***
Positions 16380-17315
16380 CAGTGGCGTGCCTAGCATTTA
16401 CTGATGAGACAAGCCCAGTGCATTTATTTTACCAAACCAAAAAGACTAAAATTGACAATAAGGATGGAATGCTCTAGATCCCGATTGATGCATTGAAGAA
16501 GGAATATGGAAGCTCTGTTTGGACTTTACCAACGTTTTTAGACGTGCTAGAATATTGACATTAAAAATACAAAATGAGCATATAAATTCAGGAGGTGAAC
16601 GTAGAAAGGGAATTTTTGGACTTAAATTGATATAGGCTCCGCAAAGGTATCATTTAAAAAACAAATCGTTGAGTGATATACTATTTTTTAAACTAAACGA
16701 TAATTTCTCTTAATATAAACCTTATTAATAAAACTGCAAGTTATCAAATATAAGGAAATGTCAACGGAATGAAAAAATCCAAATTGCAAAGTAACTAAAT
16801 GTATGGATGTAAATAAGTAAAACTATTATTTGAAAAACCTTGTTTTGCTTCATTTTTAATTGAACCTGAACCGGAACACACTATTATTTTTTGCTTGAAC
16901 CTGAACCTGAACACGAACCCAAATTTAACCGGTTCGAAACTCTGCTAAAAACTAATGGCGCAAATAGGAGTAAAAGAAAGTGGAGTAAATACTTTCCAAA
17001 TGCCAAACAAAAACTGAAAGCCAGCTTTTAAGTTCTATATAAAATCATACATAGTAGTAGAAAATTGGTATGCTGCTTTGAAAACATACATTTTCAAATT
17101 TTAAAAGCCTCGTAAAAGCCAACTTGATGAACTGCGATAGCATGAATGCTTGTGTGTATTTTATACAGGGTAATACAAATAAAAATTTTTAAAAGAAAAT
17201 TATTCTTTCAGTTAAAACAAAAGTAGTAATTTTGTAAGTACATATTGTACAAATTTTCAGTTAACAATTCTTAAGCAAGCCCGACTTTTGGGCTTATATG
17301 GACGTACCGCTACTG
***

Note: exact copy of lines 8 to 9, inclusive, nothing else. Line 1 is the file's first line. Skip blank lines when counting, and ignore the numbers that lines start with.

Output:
16901 CTGAACCTGAACACGAACCCAAATTTAACCGGTTCGAAACTCTGCTAAAAACTAATGGCGCAAATAGGAGTAAAAGAAAGTGGAGTAAATACTTTCCAAA
17001 TGCCAAACAAAAACTGAAAGCCAGCTTTTAAGTTCTATATAAAATCATACATAGTAGTAGAAAATTGGTATGCTGCTTTGAAAACATACATTTTCAAATT